IEEE has announced the availability of the new National Electrical Safety Code (NESC) – 2012 Edition. Produced exclusively by IEEE, the NESC provides practical guidance to help safeguard employees and the public when electrical supply and communications lines are installed operated and maintained, including overhead and underground electrical supply lines, telephone or cable and TV lines, and signal and power installations for railroads.
Some of the revisions in the NESC 2012 edition include:
- Scope, application and definition rules extensively revised to provide clarification improvements, particularly with respect to whether the NESC or the National Electrical Code (NEC) (NFPA 70) applies in certain situations
- Grounding rules added specificity to the methods to be used to help achieve effective grounding connections
- Electrical supply stations rules added options for improved protection of energized parts from interference by activities outside the stations and for guarding inside the stations. The overhead general rules revised requirements for inspections and for facilities to be grounded or insulated
- Underground rules revised the inspection rules and clarified requirements for direct-buried cables and conduits not part of a conduit system
- Work rules added options for determining appropriate arc ratings for apparel to be worn while working on energized lines, including a new Section on Clothing requirements for <1000 V and added maximum clearing times allowed for specified apparel arc ratings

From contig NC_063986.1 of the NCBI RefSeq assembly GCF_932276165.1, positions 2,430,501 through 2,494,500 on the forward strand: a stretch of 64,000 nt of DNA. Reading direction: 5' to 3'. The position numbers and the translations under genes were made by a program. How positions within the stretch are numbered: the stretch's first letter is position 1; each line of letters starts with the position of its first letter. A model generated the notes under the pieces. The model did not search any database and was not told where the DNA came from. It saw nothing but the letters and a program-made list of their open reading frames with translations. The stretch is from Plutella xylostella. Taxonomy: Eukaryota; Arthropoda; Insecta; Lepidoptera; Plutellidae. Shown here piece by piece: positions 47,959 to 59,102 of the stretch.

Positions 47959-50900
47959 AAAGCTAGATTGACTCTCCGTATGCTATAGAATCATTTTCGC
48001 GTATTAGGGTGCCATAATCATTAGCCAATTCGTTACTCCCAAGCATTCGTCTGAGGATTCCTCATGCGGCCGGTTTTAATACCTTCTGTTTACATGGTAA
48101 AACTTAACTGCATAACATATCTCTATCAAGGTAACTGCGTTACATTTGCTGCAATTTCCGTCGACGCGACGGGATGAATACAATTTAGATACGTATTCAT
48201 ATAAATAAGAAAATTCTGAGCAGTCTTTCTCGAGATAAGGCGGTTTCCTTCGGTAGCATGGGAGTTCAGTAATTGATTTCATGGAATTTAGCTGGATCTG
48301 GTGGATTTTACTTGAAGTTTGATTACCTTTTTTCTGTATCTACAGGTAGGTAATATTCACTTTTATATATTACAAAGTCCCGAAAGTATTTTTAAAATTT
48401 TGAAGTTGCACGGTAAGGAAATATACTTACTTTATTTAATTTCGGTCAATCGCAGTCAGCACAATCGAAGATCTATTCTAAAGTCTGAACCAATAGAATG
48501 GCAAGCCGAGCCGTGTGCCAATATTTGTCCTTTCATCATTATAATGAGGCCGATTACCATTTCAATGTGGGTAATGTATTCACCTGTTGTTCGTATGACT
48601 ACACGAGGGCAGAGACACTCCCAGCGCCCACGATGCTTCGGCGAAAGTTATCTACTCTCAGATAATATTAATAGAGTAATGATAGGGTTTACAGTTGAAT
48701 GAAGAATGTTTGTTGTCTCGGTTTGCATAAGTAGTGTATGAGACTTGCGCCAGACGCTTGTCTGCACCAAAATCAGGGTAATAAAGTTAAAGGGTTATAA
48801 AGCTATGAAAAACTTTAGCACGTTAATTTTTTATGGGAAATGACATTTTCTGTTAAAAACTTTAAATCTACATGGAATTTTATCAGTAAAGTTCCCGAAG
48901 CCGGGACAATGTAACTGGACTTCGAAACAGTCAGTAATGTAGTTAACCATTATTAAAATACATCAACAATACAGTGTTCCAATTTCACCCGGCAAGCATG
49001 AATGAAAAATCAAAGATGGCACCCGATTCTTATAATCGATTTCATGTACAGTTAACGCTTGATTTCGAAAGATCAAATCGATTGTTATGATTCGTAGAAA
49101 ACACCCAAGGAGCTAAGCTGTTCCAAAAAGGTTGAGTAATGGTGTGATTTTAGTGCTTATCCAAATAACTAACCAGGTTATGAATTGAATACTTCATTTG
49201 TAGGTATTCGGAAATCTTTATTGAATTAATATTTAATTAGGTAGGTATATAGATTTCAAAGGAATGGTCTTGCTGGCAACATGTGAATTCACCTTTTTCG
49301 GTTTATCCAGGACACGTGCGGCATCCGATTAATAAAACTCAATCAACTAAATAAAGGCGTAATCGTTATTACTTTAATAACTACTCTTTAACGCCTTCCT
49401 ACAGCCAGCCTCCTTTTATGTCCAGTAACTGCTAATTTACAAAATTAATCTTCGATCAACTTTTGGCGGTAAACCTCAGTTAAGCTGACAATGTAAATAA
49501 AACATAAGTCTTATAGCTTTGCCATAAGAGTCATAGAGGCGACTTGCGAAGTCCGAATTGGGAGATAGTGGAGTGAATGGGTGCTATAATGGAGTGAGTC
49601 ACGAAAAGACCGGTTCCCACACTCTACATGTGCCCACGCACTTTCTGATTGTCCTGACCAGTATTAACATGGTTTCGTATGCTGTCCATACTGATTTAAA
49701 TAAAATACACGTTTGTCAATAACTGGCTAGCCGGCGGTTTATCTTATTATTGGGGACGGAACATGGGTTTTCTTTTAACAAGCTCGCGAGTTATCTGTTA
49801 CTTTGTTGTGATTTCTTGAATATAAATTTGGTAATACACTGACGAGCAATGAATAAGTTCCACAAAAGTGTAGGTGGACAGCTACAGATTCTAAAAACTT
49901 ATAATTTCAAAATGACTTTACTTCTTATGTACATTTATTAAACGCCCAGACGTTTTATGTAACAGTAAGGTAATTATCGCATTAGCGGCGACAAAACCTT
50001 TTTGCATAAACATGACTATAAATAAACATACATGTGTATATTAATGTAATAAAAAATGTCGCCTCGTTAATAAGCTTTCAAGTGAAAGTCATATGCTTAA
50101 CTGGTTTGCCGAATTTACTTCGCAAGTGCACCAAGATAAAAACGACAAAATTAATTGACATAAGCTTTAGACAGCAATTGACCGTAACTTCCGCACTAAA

- Revised the minimum approach distances (MADs) to meet the requirements of IEEE 516™-2009, and revised specification for the location of employee protective grounds
Full details of the revisions made in the 2012 edition can be found at the IEEE Standards Association (IEEE-SA) NESC web page at: http://standards.ieee.org/about/nesc/2012.html.
The NESC covers a broad range of areas including storage batteries, transformers and conductors to switchgear, circuit breakers, physical clearances, cable terminations, safety warning signs, and protective clothing for workers installing electrical equipment. For example, its clearance rules outline the minimum distances between electric transmission wires and the ground, and structures such as buildings and trees.
As the secretariat for the NESC, the IEEE provides a home for the NESC Committee and supports its activities with a full range of administrative, logistical, publishing and other services. The IEEE also gives users comprehensive support in obtaining, understanding and working with the Code.